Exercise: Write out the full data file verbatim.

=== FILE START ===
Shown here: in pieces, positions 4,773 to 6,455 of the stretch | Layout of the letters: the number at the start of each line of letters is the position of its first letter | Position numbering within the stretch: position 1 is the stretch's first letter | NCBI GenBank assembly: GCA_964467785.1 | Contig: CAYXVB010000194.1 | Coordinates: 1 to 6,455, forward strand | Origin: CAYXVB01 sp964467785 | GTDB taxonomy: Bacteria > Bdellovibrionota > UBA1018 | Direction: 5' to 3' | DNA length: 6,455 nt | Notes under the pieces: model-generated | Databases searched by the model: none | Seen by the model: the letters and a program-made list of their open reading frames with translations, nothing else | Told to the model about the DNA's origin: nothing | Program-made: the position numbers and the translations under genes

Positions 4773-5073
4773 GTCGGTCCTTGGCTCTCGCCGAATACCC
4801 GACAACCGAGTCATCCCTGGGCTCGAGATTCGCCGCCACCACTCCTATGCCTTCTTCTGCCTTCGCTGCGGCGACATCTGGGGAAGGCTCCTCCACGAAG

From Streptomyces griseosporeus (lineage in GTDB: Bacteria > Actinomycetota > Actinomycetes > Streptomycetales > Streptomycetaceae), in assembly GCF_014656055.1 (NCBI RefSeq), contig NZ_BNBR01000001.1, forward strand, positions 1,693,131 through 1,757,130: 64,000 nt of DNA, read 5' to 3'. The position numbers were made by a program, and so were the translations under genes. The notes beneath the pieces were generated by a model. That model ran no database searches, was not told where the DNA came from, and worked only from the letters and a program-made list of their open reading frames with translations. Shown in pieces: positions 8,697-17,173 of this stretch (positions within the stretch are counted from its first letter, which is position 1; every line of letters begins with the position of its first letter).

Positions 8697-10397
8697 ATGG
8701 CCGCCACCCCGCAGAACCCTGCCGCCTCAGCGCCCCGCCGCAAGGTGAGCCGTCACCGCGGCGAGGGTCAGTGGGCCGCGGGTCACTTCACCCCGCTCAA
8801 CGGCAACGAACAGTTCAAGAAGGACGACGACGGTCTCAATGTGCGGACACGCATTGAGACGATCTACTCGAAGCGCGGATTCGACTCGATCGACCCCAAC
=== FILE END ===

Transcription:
Shown here: in pieces, positions 4,773 to 6,455 of the stretch | Layout of the letters: the number at the start of each line of letters is the position of its first letter | Position numbering within the stretch: position 1 is the stretch's first letter | NCBI GenBank assembly: GCA_964467785.1 | Contig: CAYXVB010000194.1 | Coordinates: 1 to 6,455, forward strand | Origin: CAYXVB01 sp964467785 | GTDB taxonomy: Bacteria > Bdellovibrionota > UBA1018 | Direction: 5' to 3' | DNA length: 6,455 nt | Notes under the pieces: model-generated | Databases searched by the model: none | Seen by the model: the letters and a program-made list of their open reading frames with translations, nothing else | Told to the model about the DNA's origin: nothing | Program-made: the position numbers and the translations under genes

Positions 4773-5073
4773 GTCGGTCCTTGGCTCTCGCCGAATACCC
4801 GACAACCGAGTCATCCCTGGGCTCGAGATTCGCCGCCACCACTCCTATGCCTTCTTCTGCCTTCGCTGCGGCGACATCTGGGGAAGGCTCCTCCACGAAG

From Streptomyces griseosporeus (lineage in GTDB: Bacteria > Actinomycetota > Actinomycetes > Streptomycetales > Streptomycetaceae), in assembly GCF_014656055.1 (NCBI RefSeq), contig NZ_BNBR01000001.1, forward strand, positions 1,693,131 through 1,757,130: 64,000 nt of DNA, read 5' to 3'. The position numbers were made by a program, and so were the translations under genes. The notes beneath the pieces were generated by a model. That model ran no database searches, was not told where the DNA came from, and worked only from the letters and a program-made list of their open reading frames with translations. Shown in pieces: positions 8,697-17,173 of this stretch (positions within the stretch are counted from its first letter, which is position 1; every line of letters begins with the position of its first letter).

Positions 8697-10397
8697 ATGG
8701 CCGCCACCCCGCAGAACCCTGCCGCCTCAGCGCCCCGCCGCAAGGTGAGCCGTCACCGCGGCGAGGGTCAGTGGGCCGCGGGTCACTTCACCCCGCTCAA
8801 CGGCAACGAACAGTTCAAGAAGGACGACGACGGTCTCAATGTGCGGACACGCATTGAGACGATCTACTCGAAGCGCGGATTCGACTCGATCGACCCCAAC